June 6, 2018
Fed Hikes Augur Well for the World, South Africa’s Kganyago Says
The Federal Reserve tightening monetary policy is a sign that the U.S. economy is doing well, and that’s positive for the rest of the world, South African central bank Governor Lesetja Kganyago said. The Fed has communicated its monetary-policy intentions “very well,” Kganyago said in an interview Tuesday in Johannesburg. “If the Fed tightens policy because they think the U.S. economy is doing well and is growing — a U.S. economy that is doing well is good for the global economy.” The South African Reserve Bank’s seven-member Monetary Policy Committee unanimously decided to keep borrowing costs unchanged last month after easing in July and March. Expectations of further monetary-policy tightening by the Fed have been driving rand weakness, which is a key risk to South Africa’s price outlook, the MPC said. The Federal Reserve meets later this month and is expected to raise interest rates. Indian central bank Governor Urjit Patel made a plea to the Fed in an article in the Financial Times to slow the pace at which it plans to shrink its balance sheet to help emerging economies overcome recent market turmoil and avoid the possibility of a “sudden stop” for the global economic recovery. “You’ve got to think about yourself as a U.S. policy maker, with an economy that is at full employment and you’ve got to say to yourself ‘what do I do in this instance?’,” Kganyago said. “As a matter of principle, I prefer not to say what central banks must do, because I don’t want them to tell me what I must do.”
ECB Chief Economist Confirms June Meeting Is Crucial for QE Decision
European Central Bank policy makers anticipate holding a pivotal discussion at their meeting next week that could conclude with a public announcement on when they intend to cease asset purchases, according to euro-area officials familiar with the matter. President Mario Draghi’s Governing Council is likely to treat the June 14 gathering in Latvia as an opportunity to debate winding down bond-buying, said the officials, who asked not to be named because such matters are confidential. Purchases are currently intended to run until at least September. While some members of the council see the session as a so-called live meeting — in which there’s a real chance of policy change — it’s possible nothing will materialize next week. Draghi may use his press conference to signal an announcement will come in July, one of the people said. An ECB spokesman declined to comment. Even just having the conversation though would be a significant leap forward on the path to unwinding unprecedented stimulus, after months in which the ECB avoided formally addressing the matter. In April, Draghi kept the Governing Council’s deliberations away from the future path of monetary policy despite a plea from Austria’s Ewald Nowotny to the contrary. The report prompted a rise in the euro on Tuesday, erasing earlier losses, and bund futures pared gains in the late European session. June may prove to be a critical opportunity for the central bank to show its confidence in the euro-area economy. While the pace of growth has slowed from last year’s decade high, the expansion remains intact and inflation jumped last month. The bond-market scare that hit Italy last week appears to be contained for now, meaning it’s unlikely to affect monetary policy. A June decision also has the advantage of being accompanied by fresh economic forecasts, which are published every quarter, should those predictions show output remaining robust and price growth gradually accelerating.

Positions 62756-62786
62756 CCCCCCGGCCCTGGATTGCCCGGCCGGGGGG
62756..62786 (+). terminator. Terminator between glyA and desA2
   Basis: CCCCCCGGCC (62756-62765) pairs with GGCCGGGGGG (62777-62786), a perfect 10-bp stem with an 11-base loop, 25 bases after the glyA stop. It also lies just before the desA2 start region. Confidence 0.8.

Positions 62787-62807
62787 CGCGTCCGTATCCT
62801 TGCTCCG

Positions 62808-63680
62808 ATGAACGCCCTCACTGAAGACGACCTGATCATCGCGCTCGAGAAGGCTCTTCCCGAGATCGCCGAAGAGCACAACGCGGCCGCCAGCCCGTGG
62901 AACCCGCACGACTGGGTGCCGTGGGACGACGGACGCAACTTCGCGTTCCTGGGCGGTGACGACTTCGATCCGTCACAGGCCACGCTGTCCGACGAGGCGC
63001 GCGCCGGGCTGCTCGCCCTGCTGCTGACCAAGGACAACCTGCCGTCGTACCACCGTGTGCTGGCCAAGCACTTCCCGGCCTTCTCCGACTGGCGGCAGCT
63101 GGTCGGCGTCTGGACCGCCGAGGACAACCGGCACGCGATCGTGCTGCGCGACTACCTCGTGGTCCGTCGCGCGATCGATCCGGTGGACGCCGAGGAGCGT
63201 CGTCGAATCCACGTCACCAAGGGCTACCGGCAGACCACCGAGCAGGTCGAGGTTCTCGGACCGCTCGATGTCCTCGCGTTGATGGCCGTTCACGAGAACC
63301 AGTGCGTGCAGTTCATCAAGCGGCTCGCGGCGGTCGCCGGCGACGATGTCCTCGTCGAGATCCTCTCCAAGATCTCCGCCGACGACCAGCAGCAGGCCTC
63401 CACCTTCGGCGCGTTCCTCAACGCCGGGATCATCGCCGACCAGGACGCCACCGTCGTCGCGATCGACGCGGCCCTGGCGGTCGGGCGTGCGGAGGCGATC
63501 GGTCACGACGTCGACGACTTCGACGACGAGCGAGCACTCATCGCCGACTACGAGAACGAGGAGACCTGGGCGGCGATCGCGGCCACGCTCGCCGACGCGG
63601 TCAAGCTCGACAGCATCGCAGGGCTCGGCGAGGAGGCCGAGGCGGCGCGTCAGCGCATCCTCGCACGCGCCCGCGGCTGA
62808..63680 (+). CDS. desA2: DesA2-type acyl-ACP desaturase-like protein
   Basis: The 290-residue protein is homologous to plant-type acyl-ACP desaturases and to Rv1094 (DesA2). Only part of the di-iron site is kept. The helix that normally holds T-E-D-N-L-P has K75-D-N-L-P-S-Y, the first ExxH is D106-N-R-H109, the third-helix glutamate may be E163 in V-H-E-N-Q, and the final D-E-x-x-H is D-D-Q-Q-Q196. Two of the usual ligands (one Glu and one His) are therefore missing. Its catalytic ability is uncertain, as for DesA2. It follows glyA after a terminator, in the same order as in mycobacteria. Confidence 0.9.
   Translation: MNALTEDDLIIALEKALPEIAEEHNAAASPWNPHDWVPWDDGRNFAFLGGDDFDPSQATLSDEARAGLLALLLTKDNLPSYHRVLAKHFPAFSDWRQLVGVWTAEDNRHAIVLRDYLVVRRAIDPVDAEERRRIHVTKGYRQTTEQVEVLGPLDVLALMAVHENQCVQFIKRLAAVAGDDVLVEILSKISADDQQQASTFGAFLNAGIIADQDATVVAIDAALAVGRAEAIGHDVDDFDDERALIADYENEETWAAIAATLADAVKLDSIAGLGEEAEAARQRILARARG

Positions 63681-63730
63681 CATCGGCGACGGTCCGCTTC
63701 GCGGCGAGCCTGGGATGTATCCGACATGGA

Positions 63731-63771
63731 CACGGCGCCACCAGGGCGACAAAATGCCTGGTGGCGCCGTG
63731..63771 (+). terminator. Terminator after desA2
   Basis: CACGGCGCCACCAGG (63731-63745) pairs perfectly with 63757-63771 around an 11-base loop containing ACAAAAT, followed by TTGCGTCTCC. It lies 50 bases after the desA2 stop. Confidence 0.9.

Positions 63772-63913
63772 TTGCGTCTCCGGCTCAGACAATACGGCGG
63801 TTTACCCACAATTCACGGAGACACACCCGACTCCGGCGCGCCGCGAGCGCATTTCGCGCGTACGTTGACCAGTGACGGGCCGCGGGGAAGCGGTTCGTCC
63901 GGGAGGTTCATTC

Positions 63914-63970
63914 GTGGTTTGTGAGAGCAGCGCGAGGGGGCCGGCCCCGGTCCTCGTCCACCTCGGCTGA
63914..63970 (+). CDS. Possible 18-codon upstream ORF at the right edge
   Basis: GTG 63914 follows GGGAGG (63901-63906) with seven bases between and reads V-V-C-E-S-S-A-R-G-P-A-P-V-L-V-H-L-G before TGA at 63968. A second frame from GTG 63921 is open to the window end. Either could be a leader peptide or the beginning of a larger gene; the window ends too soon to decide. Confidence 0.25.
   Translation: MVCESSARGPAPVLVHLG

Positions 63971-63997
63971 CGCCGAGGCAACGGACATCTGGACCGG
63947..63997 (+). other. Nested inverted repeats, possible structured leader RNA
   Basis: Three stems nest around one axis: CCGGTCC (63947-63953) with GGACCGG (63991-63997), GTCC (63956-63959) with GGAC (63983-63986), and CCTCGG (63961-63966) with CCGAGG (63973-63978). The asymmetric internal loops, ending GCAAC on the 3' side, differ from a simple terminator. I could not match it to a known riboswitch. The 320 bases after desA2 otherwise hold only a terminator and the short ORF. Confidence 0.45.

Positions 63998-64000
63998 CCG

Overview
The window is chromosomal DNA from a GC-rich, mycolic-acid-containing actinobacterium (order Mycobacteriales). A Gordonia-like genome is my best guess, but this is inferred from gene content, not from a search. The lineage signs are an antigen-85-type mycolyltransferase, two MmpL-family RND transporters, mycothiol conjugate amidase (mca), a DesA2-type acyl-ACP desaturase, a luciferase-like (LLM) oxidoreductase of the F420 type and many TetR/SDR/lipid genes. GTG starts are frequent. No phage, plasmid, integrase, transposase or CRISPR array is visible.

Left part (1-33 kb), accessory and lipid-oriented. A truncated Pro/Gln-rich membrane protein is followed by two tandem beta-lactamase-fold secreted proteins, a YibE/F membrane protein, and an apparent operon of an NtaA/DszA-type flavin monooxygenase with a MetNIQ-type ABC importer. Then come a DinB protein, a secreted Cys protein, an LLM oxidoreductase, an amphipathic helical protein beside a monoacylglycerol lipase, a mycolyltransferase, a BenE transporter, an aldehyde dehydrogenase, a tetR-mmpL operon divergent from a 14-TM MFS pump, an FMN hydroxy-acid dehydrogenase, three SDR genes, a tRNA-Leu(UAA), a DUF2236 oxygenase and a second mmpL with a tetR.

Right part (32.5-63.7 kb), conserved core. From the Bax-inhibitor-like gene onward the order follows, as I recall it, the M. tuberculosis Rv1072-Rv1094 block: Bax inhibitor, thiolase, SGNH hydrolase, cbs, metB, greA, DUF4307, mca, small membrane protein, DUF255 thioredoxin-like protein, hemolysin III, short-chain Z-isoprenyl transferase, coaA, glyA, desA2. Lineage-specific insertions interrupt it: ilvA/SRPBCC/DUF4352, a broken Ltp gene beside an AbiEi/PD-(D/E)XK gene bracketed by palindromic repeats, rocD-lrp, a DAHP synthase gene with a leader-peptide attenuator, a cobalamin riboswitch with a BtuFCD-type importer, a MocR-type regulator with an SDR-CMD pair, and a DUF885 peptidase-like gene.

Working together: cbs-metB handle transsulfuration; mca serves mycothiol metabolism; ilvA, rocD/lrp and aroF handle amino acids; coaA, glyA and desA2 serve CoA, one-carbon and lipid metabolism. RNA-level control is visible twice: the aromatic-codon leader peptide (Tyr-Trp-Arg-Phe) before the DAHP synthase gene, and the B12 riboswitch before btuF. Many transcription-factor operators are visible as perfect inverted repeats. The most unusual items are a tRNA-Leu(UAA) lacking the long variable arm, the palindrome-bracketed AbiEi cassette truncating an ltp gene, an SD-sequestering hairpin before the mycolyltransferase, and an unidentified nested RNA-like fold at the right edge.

Bonds in India Slide as RBI Raises Benchmark Rate, Rupee Climbs
Indian sovereign bonds slipped while the rupee climbed after the central bank raised its benchmark interest rate for the first time since 2014, but retained its neutral policy stance. Only 14 of 44 economists surveyed by Bloomberg News had predicted the Reserve Bank of India’s decision to increase the repurchase rate by 25 basis points to 6.25 percent. Thirty expected no change. The central bank also said it will grant more entities the right to short-sell securities and allow more players to participate in the when-issued market, as part of measures to improve regulation and deepen financial markets. Both sovereign bonds and the rupee turned volatile after the rate decision as traders read the fine print of the central bank’s statement. The yield on the benchmark 10-year notes jumped to as high as 7.93 percent, before paring its advance to 7.92 percent, up eight basis points for the day. The rupee was 0.3 percent stronger at 66.9250 per dollar, after swinging between gains and losses soon after the RBI’s announcement. Wednesday’s move “should not impact bond yields much, as they already are at elevated levels, thanks to demand-supply issues and expectations for a tighter policy,” said Gopikrishnan MS, Mumbai-based head of FX, rates and credit trading for South Asia at Standard Chartered Plc. A “dovish hike” is what Sonal Varma and Aurodeep Nandi, economists at Nomura Holdings Inc., termed the RBI’s move in a report. The decision to maintain a “neutral” stance suggests that the central bank does not want to signal that it is embarking on a tightening cycle and that it remains data dependent, they wrote. Indian bonds have already been battered by rising crude oil prices, a widening fiscal deficit and tighter cash conditions. Overseas funds are selling domestic debt at a record pace, while local state-run banks — the biggest buyers of sovereign bonds — are shunning the securities as they face mounting losses on their investments. The benchmark 10-yield rose 43 basis points in the previous two months.